Let’s face it, as kids grow older the magic of the festive season fades a little. Teenagers may be more excited about two weeks away from school, and the chance to update their social media minute-by-minute than they are about family time, gift-giving, and hanging out with you. But with a little planning and understanding, you can preserve as much of the magic of the holidays as possible. Here are some tips on how to achieve this holiday miracle!
1. Be Realistic. Holidays, especially ones with long drawn out periods of anticipation, are just more exciting for younger kids. If you accept this and don’t try to make your teens feel the excitement of a 6-year-old, you can set your family up for holiday success.
2. Think like a Teenager. Putting the angel on top of the tree or lighting the first candle on the menorah may have wowed your kids when they were in grade school but not when they are in high school. But if these moments are important to you, think of a way to make it more teen friendly. Ask them when they have time to join you. Don’t assume they have no plans. If you can get them to buy-in, who cares what time it is even if it’s lunchtime? Offer a favorite food treat as part of the occasion. Make that the time you have the favorite hot chocolate or cookies ready for sharing. Text them an invite way ahead of time. Follow this time together with something they really want to do: borrow the car, have friends over, ignore you for the next 12 hours, whatever it takes. Oh, and by the way, don’t insist that they put their phones down while the event is going on. That may be your way of having an old time family gathering but it will inevitably ensure the event is short and unappreciated.
3. Enjoy Not Getting Christmas Crazy. In so many families, it is parents that hold on to the magic of the holidays long after its natural expiration date. That’s OK but it’s also OK to let it go, even if it’s a bit at a time. Do you really need to go and drag everyone to the farthest tree farm because that’s where you went on baby’s first Christmas? Could you swap that experience for one that older kids might enjoy more and resist less and at the same time save yourself hours of driving and searching for the right tree? Could you ask your teen to drive you to the local Home Depot to grab a tree, any tree, just so you can spend time with them in the car? Same for home decorating, extensive meal planning, etc. If you truly enjoy these activities, do them forever. But you might enjoy an afternoon with a glass of wine and time with your partner over baking seven pies for the memory of it.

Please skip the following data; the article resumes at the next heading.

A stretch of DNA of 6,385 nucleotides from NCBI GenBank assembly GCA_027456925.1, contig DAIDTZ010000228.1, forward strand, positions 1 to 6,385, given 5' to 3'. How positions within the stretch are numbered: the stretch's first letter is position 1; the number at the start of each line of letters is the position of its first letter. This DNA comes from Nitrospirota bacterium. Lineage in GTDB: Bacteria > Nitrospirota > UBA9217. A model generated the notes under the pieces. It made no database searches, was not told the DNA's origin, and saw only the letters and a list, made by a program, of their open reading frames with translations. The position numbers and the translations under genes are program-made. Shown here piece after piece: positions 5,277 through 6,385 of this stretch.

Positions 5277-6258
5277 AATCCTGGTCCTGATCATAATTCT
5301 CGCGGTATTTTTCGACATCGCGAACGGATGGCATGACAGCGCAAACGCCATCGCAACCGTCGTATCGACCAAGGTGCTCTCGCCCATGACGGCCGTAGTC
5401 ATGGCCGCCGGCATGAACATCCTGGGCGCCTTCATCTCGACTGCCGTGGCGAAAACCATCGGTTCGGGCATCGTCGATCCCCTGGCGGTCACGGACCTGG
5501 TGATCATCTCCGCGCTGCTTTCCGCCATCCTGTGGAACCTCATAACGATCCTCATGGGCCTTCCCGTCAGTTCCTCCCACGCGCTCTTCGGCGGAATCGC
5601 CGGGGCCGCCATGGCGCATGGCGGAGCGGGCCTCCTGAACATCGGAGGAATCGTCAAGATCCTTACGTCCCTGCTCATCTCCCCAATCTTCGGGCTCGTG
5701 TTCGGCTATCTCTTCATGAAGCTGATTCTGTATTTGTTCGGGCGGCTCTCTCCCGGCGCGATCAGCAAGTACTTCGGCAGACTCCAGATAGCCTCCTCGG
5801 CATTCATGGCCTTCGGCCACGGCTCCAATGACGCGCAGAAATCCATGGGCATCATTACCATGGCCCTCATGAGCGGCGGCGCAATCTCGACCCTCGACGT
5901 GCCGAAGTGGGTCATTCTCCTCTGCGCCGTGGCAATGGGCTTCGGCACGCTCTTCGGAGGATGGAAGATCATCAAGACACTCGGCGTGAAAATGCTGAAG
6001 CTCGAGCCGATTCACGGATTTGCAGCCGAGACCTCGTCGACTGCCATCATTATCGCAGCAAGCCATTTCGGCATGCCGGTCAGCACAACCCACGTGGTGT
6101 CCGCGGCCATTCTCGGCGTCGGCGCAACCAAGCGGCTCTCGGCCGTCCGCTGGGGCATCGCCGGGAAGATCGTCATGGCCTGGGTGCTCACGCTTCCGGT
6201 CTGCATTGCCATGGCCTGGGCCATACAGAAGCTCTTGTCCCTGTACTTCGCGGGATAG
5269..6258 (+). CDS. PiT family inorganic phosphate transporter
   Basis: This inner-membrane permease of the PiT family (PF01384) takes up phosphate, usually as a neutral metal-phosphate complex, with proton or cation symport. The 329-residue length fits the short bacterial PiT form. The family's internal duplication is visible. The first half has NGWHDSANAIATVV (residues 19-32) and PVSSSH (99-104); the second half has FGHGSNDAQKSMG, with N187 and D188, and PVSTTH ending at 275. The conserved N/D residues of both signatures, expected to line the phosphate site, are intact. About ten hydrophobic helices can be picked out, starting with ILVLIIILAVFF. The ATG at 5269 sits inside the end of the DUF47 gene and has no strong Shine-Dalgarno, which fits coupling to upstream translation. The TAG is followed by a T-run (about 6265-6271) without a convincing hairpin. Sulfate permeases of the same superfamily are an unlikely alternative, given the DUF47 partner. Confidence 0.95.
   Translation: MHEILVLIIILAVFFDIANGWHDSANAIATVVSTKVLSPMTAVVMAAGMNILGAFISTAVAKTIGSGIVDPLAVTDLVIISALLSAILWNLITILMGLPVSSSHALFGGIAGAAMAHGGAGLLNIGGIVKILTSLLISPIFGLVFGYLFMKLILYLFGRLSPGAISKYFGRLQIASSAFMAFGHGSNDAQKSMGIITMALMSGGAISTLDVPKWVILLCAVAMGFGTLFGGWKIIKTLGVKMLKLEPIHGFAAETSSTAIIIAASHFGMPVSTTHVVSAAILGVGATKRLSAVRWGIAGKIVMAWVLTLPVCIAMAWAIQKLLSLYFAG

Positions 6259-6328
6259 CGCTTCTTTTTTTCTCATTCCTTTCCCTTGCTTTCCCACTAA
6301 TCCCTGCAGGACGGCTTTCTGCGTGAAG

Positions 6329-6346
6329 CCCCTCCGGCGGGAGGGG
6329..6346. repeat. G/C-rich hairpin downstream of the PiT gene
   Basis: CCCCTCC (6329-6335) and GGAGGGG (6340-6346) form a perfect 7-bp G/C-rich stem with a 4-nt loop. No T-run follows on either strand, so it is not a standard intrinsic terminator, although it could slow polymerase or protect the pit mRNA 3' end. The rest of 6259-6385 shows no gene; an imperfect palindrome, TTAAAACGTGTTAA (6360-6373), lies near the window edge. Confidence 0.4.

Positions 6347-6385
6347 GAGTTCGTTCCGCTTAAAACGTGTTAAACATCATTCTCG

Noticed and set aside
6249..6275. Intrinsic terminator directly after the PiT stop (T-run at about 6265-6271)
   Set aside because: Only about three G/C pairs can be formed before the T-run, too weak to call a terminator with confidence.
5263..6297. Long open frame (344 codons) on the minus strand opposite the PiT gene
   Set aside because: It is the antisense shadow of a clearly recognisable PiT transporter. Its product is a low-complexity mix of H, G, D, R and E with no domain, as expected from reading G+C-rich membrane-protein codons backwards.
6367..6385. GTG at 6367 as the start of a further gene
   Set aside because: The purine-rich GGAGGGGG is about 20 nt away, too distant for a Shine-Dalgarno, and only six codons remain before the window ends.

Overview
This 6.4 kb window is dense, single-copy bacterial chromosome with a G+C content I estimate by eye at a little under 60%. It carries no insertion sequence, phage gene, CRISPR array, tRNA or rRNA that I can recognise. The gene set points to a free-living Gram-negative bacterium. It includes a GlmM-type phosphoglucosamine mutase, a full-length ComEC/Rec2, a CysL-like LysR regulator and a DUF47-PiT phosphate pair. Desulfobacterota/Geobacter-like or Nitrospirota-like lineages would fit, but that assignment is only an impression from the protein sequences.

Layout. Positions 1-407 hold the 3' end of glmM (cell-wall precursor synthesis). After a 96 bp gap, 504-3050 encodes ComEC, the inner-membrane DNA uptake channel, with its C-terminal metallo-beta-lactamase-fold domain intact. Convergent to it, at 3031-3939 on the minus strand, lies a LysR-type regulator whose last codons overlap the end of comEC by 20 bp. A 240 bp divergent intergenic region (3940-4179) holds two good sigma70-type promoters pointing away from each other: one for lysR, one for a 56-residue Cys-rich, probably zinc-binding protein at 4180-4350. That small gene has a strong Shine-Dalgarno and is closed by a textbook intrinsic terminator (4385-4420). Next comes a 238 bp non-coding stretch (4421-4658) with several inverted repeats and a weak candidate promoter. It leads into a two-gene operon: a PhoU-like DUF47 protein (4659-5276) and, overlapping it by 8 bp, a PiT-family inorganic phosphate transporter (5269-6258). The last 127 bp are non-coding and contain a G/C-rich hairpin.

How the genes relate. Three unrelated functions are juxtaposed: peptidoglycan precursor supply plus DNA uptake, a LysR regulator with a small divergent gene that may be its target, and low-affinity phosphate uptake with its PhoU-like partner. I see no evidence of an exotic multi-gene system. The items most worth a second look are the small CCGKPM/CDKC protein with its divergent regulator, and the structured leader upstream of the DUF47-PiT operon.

4. Decide Your Non-Negotiables and Hold onto Them to the End! Make a small list of very important events, meals, times, traditions that are the most important to you. Post the list with times and locations. Email and text it to your kids. Make it abundantly clear if each specific occasion is to be enjoyed with or without screens (see the words of caution above) and if their attendance is preferred or mandatory. Do this weeks ahead of time. Send reminders and do not allow anyone to miss these events. You deserve the family holiday you want and picking these few special moments and being clear about expectations will help you get it.
5. Ask for as Much Input as Possible. While the response will be muted or even nonexistent (and that’s totally OK) you may get one or two gems that will help you keep the holiday spirit alive. If you ask for menu ideas and get nothing but a text demanding Challah bread, then you know to include that food treat at one of your favored events.
6. Make Your Home the Favored Place to Hang Out for the Holidays. Sneaky and fraught with danger, this time-honored campaign strategy can backfire in so many ways. But, if you play your cards right, you can have a house full of teenagers! The best way to be the cool house is to dial down, but never, ever, eliminate entirely, your level of parenting. Don’t make the mistake of allowing bad behavior and pretending the kids will like you because you’re cool. But, filling the fridge with sodas and snacks, saying nothing more than a neutral hello to any guests, and allowing some level of greater freedom than usual can be a successful strategy. Remember, your own kids don’t have to be impressed by you, the other kids do. And you are not competing with their favorite TikTok stars, you only have to be cooler than their own parents which is a cinch.
The holidays are different with older kids but they don’t have to be any less fulfilling for you as a parent. Enjoy every moment you get to spend together and dial down your expectations. Buy yourself some good wine and cheese and have the best festive season ever.